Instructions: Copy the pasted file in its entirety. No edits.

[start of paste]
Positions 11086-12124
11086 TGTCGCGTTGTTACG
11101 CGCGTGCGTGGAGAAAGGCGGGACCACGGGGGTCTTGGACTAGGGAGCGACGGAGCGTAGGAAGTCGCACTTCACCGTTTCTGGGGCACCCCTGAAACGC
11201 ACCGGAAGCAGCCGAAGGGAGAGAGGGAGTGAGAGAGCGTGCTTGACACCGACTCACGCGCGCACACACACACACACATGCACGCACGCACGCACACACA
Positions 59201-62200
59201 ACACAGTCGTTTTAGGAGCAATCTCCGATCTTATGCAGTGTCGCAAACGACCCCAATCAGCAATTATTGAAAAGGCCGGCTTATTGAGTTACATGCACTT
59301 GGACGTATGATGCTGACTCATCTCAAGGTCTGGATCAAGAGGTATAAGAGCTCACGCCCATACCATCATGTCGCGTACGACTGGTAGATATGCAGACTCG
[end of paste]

Positions 11086-12124
11086 TGTCGCGTTGTTACG
11101 CGCGTGCGTGGAGAAAGGCGGGACCACGGGGGTCTTGGACTAGGGAGCGACGGAGCGTAGGAAGTCGCACTTCACCGTTTCTGGGGCACCCCTGAAACGC
11201 ACCGGAAGCAGCCGAAGGGAGAGAGGGAGTGAGAGAGCGTGCTTGACACCGACTCACGCGCGCACACACACACACACATGCACGCACGCACGCACACACA
Positions 59201-62200
59201 ACACAGTCGTTTTAGGAGCAATCTCCGATCTTATGCAGTGTCGCAAACGACCCCAATCAGCAATTATTGAAAAGGCCGGCTTATTGAGTTACATGCACTT
59301 GGACGTATGATGCTGACTCATCTCAAGGTCTGGATCAAGAGGTATAAGAGCTCACGCCCATACCATCATGTCGCGTACGACTGGTAGATATGCAGACTCG